Over the past year, the UK Oil & Gas (LSE: UKOG) share price has taken a hammering. As the company has struggled to win over investors, the stock has slumped 63% since the end of December 2017. Virtually all of these declines came at the beginning of 2018 when the enterprise published a disappointing update on progress at its Broadford Bridge-1 prospect.
The stock slumped on the news that further work would be required after several months of drilling activity, which had yielded almost negligible results.
However, after this set-back the company re-grouped, and management has spent the rest of 2018 working on re-focusing drilling efforts. A huge breakthrough occurred in October when it declared its Horse Hill Portland oil field commercially viable following an extended well test.
One step forward…
As I wrote when last I last covered UKOG, this discovery “transforms” Horse Hill and the firm’s outlook. Further testing work saw the production of 13,920 barrels from the well, “with gross oil sales revenues of approximately $1.1m.“
While this is a huge step forward for UKOG, as my Foolish colleague Alan Oscroft recently pointed out, the company is not expected to generate any revenue from production “this year, or next.“
With this being the case, the biggest problem the group now faces is funding. Finding enough money to keep the lights on is one of the most significant headwinds all small-cap companies face — especially in the resource space. UKOG is no different. Finding funds to proceed with the development of its assets has consumed a considerable amount of management’s time and effort.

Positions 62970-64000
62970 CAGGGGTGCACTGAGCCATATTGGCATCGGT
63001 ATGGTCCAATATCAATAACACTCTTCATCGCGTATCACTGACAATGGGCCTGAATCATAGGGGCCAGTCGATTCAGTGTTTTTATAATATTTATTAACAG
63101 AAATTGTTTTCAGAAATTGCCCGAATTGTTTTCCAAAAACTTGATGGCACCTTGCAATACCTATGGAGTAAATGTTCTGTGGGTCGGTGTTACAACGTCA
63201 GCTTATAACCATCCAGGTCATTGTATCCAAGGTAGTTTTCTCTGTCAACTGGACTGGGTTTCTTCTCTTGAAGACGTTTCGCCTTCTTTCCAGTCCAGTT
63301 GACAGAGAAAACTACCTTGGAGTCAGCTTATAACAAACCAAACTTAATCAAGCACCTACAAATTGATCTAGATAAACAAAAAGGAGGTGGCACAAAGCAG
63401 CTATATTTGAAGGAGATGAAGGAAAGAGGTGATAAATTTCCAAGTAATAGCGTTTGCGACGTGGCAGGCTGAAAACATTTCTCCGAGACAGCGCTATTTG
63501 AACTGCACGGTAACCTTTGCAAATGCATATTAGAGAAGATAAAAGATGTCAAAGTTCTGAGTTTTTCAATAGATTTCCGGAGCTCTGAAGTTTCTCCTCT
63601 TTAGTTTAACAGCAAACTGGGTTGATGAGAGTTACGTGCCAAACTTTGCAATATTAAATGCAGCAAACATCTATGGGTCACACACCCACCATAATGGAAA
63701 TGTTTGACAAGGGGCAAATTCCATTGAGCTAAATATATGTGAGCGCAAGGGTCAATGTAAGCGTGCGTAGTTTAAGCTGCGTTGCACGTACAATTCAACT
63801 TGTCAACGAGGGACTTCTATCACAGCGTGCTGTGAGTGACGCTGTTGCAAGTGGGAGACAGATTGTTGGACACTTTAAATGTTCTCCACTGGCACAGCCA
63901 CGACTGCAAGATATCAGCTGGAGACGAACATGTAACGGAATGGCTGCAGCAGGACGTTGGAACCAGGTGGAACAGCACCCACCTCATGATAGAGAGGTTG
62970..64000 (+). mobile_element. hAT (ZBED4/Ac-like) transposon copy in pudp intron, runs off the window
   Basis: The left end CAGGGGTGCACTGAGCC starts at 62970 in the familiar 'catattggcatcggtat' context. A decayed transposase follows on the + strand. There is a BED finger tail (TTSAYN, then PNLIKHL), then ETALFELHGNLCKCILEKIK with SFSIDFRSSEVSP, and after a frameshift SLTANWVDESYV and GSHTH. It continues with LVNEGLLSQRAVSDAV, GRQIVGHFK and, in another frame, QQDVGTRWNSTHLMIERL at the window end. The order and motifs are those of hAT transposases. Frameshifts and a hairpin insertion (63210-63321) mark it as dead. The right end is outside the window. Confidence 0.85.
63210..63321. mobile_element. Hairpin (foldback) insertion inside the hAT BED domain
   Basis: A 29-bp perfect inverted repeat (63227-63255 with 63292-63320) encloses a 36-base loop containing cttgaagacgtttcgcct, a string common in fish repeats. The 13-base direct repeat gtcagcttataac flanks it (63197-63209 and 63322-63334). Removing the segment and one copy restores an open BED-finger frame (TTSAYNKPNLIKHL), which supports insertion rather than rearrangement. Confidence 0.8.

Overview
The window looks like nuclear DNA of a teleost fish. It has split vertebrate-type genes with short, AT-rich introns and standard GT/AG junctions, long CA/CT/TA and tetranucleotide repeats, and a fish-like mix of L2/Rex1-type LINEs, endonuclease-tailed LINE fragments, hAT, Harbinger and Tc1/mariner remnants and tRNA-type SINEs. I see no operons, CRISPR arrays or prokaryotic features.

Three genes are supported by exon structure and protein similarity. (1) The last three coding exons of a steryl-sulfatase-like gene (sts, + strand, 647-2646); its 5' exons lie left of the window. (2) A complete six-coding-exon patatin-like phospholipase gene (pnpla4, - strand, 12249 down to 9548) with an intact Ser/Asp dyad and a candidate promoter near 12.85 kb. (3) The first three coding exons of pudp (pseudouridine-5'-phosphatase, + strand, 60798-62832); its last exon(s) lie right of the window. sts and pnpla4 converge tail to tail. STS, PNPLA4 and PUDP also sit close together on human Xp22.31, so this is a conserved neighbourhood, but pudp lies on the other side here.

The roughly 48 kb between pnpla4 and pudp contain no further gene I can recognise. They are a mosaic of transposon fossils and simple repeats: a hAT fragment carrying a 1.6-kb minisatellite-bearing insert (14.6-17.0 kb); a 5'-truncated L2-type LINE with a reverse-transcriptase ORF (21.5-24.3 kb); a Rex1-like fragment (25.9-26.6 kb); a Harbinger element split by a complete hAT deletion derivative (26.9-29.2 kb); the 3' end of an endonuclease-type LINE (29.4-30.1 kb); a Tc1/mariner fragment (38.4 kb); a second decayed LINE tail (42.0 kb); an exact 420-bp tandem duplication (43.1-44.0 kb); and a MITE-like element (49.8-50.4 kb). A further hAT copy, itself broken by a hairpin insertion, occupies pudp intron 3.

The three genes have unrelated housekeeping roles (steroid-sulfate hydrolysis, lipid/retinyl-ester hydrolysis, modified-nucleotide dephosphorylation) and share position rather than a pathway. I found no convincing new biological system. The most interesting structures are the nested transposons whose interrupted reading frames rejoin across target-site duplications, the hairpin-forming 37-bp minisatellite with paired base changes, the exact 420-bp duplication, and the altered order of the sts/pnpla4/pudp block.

So far, shareholders have been happy to fund the business. UKOG has been issuing shares to investors, who’ve been more than happy to pay up. This process has kept the firm alive, but shareholdings have been diluted.
As I’ve covered previously, over the past five years, UKOG’s number of shares outstanding has increased from 83m to somewhere in the region of 4bn. While there’s a chance that this damaging theme could continue, I think that now the company has proven to the market that it has a viable oil prospect, management will have other funding options available to them.
Funds produced from early oil production will also likely be reinvested back into the business, taking the burden off investors.
I think this could be the most significant catalyst for UKOG’s share price over the next 12 months.
If the business can prove that it’s a self-sustaining entity, then the investment thesis will change entirely. The company will no longer be labelled as a small-cap startup, but a fully-fledged oil producer, which should result in a re-rating of the shares.
Having said that, there’s no denying that there are still plenty of other risks to the UKOG investment thesis — oil & gas exploration is one of the most uncertain businesses around. But if the group can show investors that it’s moving forward on a sound financial footing, much of the risk surrounding the stock should evaporate. Put simply, 2019 could be the year that the UKOG share price makes a comeback.
Rupert Hargreaves owns no share mentioned. The Motley Fool UK has no position in any of the shares mentioned. Views expressed on the companies mentioned in this article are those of the writer and therefore may differ from the official recommendations we make in our subscription services such as Share Advisor, Hidden Winners and Pro. Here at The Motley Fool we believe that considering a diverse range of insights makes us better investors.